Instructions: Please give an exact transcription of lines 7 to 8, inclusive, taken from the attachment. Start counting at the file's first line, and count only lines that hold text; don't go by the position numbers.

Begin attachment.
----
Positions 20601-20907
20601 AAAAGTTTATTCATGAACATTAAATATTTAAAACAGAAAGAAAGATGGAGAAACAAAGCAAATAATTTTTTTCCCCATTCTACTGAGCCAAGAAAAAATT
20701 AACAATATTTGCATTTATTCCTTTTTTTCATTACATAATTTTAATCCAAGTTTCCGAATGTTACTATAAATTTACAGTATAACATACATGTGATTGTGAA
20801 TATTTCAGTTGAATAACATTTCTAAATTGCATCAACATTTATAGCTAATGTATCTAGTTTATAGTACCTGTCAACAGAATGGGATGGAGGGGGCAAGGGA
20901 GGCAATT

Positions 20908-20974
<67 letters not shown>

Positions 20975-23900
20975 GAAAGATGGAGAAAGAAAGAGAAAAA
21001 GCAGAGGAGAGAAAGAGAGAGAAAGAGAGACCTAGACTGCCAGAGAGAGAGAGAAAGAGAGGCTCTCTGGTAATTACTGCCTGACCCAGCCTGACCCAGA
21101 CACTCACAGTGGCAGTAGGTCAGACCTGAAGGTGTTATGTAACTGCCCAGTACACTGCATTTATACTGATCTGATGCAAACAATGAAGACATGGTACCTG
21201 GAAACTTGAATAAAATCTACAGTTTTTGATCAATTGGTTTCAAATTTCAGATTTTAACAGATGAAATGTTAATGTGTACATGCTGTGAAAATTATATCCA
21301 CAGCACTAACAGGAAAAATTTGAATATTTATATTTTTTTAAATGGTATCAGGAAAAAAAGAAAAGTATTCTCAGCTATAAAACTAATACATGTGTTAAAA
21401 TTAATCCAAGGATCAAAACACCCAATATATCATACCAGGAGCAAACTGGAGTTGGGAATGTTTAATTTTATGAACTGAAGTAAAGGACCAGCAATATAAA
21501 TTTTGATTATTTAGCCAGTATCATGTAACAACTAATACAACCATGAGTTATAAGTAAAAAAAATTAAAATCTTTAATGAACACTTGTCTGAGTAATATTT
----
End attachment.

<67 letters not shown>

Positions 20975-23900